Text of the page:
The Phillies got a taste of sabermetrics…and apparently they liked it.
First, they hired Scott Freedman to serve as the team’s analytics expert. Next, they signed Roberto Hernandez because statistical analysis indicated that he hasn’t pitched as poorly as his traditional numbers would imply. If those moves weren’t enough – and most people would say that they weren’t – they’re going to start shifting their infield defense.
When the Phillies signed A.J. Burnett, some critics said that Burnett wouldn’t be as effective for the Phillies as he was with the Pirates. That was largely because the Pirates often employed defensive shifts based on analysis of the tendencies of both hitters and pitchers. Theoretically, that would maximize the chances of having a ground ball being hit at a fielder. Since the Phillies had never done this type of thing in the past, it was assumed that they wouldn’t do so in the future.
That assumption might have been correct under former manager Charlie Manuel, but with Ryne Sandberg in charge, things have apparently changed:
“I was aware that they were doing it,” Sandberg said. “(Pittsburgh) wasn’t the only team doing it, but they pitched to it effectively and the way their season went, I think it worked well for them.”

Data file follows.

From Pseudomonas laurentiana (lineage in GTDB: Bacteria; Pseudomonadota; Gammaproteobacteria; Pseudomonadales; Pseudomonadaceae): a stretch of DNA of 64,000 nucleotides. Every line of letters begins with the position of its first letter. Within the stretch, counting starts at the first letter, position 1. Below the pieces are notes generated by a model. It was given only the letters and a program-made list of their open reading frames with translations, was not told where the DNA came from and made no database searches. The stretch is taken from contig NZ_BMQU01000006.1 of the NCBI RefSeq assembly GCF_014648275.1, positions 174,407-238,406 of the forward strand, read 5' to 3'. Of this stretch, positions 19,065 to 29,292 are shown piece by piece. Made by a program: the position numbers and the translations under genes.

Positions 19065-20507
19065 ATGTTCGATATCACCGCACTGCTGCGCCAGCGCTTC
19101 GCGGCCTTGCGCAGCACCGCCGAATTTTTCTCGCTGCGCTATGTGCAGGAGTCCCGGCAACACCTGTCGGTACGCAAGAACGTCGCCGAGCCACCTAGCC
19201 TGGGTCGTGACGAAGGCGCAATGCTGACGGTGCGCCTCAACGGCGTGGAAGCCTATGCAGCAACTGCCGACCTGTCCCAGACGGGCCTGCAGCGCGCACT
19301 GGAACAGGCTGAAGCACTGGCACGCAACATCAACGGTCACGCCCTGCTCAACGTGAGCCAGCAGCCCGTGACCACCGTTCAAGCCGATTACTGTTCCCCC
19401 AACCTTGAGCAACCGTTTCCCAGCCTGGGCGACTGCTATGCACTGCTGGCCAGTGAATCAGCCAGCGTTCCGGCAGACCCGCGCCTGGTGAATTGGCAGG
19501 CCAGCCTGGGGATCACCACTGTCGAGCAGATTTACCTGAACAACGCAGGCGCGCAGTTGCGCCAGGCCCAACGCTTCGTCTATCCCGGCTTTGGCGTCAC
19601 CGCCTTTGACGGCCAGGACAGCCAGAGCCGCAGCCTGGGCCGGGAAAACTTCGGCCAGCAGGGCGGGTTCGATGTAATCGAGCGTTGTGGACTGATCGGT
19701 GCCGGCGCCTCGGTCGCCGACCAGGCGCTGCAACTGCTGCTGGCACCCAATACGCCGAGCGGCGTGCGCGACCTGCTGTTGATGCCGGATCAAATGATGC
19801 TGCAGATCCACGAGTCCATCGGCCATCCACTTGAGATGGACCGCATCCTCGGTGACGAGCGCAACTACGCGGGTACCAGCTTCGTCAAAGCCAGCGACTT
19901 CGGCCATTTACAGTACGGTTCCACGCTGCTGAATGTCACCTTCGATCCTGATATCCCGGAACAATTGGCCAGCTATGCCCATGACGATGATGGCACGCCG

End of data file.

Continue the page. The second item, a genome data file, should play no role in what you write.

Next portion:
“We’re going to play with it a little bit,” Sandberg said of shifts. “Once we get our charts and everything, make a decision. Sometimes it may be dependent on the game. Right there there were two outs in the inning and wind blowing out to right field. (We’d be) happy with him trying to take a stroke the other way. Even thought it wasn’t a ground ball, it changes his approach at the plate with two outs.”
What’s next? Being more worried about WAR than RBIs? Signing guys with high on-base percentages? It is a strange new world we’re living in as Phillies fans.
Tags: Philadelphia Phillies